Turn back time

Have you ever wished that you were able to go back in time? At least in software development that is relatively easy.

If you ask someone how you could simulate the passing of time for a unit test you might get an answer that involves TypeMock Isolator or something even more wicked. But you can solve that problem with less than a hundred lines of code, once and for all.

In his book Dependency Injection in .NET Mark Seemann introduced a small helper class he calls TimeProvider. It is used as a sample of an Ambient Context and like the DateTime structure it offers some static properties to access the current local time or the current UTC time.

In a post on his blog Seemann shows how descriptive testing with the TimeProvider API can become.

Since I first read about the TimeProvider I used it countless times and it made my life a lot (!!!) easier. I made a few optimizations to reduce the friction of the original code.

public class TimeProvider
{
  private static TimeProvider current;
  static TimeProvider()
  {
    current = new DefaultTimeProvider();
  }
  public static TimeProvider
  {
    get { return current; }
    set
    {
      Guard.AssertNotNull(value, "Current");
      current = value;
    }
  }
  public static DateTime Now
  {
    get { return Current.GetNow(); }
  }
  public static DateTime UtcNow
  {
    get { return Current.GetUtcNow(); }
  }
  protected abstract DateTime GetNow();
  protected abstract DateTime GetUtcNow();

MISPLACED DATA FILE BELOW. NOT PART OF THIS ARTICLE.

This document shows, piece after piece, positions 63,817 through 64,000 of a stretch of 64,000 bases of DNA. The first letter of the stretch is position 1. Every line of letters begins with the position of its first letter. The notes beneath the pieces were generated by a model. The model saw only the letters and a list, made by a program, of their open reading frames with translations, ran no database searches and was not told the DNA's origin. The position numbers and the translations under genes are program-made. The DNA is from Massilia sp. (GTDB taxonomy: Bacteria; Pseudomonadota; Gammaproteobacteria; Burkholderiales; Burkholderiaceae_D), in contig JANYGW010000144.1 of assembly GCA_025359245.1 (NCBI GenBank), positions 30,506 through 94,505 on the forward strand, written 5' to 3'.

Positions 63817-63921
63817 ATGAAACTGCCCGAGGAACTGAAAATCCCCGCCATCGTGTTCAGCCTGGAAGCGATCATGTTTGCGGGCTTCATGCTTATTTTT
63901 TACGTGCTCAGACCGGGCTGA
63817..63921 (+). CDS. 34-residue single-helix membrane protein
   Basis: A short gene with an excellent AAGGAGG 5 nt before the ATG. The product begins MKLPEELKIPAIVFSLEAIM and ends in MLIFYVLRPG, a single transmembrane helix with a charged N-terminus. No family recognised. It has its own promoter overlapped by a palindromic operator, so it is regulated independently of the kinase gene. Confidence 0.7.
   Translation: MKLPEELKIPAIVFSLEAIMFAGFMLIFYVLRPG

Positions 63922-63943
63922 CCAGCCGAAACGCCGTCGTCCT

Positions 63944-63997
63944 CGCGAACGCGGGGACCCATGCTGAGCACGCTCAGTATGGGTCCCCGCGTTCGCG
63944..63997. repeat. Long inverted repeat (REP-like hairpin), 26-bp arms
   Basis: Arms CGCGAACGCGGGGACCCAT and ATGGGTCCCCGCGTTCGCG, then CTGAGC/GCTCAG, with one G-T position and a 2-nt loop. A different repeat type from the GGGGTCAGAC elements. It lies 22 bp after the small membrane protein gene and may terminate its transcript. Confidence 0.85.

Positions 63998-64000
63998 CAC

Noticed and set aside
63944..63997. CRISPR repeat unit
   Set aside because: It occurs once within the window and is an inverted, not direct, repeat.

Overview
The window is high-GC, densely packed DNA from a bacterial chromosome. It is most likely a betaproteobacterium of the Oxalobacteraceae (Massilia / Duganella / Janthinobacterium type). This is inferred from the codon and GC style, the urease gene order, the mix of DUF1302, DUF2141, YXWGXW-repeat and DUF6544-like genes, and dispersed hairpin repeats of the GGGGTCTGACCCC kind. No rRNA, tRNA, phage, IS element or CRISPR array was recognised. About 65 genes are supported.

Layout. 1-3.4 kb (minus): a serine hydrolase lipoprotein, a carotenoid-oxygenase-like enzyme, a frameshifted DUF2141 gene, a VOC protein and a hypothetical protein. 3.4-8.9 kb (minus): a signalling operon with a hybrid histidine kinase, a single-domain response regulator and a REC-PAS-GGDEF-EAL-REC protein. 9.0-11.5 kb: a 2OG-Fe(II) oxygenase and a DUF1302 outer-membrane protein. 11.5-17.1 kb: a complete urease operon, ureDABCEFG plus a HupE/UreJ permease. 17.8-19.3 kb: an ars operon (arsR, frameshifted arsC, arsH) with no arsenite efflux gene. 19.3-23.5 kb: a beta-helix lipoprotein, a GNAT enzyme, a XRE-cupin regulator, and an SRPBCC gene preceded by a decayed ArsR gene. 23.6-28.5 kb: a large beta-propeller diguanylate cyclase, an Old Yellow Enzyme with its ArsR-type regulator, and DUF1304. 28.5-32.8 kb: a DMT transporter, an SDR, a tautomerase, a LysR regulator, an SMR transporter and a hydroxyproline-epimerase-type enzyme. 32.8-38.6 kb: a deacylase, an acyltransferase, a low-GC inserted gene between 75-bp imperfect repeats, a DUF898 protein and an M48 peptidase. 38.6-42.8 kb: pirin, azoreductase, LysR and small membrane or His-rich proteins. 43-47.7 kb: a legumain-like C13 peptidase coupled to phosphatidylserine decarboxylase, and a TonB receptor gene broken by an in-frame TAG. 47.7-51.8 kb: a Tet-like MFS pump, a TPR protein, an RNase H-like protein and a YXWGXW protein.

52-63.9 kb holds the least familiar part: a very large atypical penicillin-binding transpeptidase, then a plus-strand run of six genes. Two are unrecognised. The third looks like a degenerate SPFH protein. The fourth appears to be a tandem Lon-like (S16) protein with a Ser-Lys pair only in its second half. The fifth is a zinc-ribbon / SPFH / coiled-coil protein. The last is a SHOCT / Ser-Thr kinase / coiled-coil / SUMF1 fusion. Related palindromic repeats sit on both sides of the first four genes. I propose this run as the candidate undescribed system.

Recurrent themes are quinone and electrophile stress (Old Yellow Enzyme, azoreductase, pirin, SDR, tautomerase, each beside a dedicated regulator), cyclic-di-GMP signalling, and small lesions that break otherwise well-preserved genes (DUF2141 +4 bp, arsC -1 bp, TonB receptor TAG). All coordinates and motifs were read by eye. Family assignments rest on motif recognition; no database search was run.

}

This is the default implementation:

public class DefaultTimeProvider : TimeProvider
{
  protected override GetNow()
  {
    return DateTime.Now;
  }
  protected override GetUtcNow()
  {
    return DateTime.UtcNow;
  }
}

And because Moq can’t mock protected methods I wrote an almost as simple implementation for unit testing

public class MockTimeProvider : TimeProvider
{
  private readonly DateTime now;
  private readonly DateTime utcNow;
  public MockTimeProvider(DateTime now)
    : this(now, now)
  {
  }
  public MockTimeProvider(DateTime now, DateTime utcNow)
  {
    this.now = now;
    this.utcNow = utcNow;
  }
  protected override GetNow()
  {
    return this.now;
  }
  protected override GetUtcNow()
  {
    return this.utcNow;
  }
}

I had to change the implementation of the Freeze method from the sample a bit but nothing to worry:

internal static void Freeze(this DateTime dt)
{
    var timeProviderStub = new MockTimeProvider(dt);
    TimeProvider.Current = timeProviderStub;
}

It won’t help you in legacy systems* or when dealing with 3rd party components. But it really helps when testing your own code!

* Unless you replace all calls to DateTime.Now or UtcNow which we did on a project I worked with last year.

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Pipes and Filters

Pipes and filters (or just pipeline) is another common pattern. Oren Eini and Jeremy Likness both have very interesting posts about it on their respective blogs.

While Jeremy’s post aims at the slick creation of pipelines, Oren talks more about the pattern itself and how to implement it in a specific manner (using input and output values of Type IEnumerable<T>).

Some interesting argument came up in the comments to Oren’s post. “Why not use LINQ instead of your custom pipeline (framework)?”

I won’t repeat all the pros and cons here. Better read the posts yourself, they are worth your time!

My opinion on the topic: LINQ is a great tool. But I believe it’s neither the only solution for chains of queries and transformations, nor is it the best in all cases.

I will pick up one point from the “pro LINQ” point of view. “With LINQ you can have different input and output types.”

Sure you can. But who says you can’t do that with pipes and filters just as easily?

We define an abstract base class Filter<TIn, TOut>

public abstract class Filter<TIn, TOut>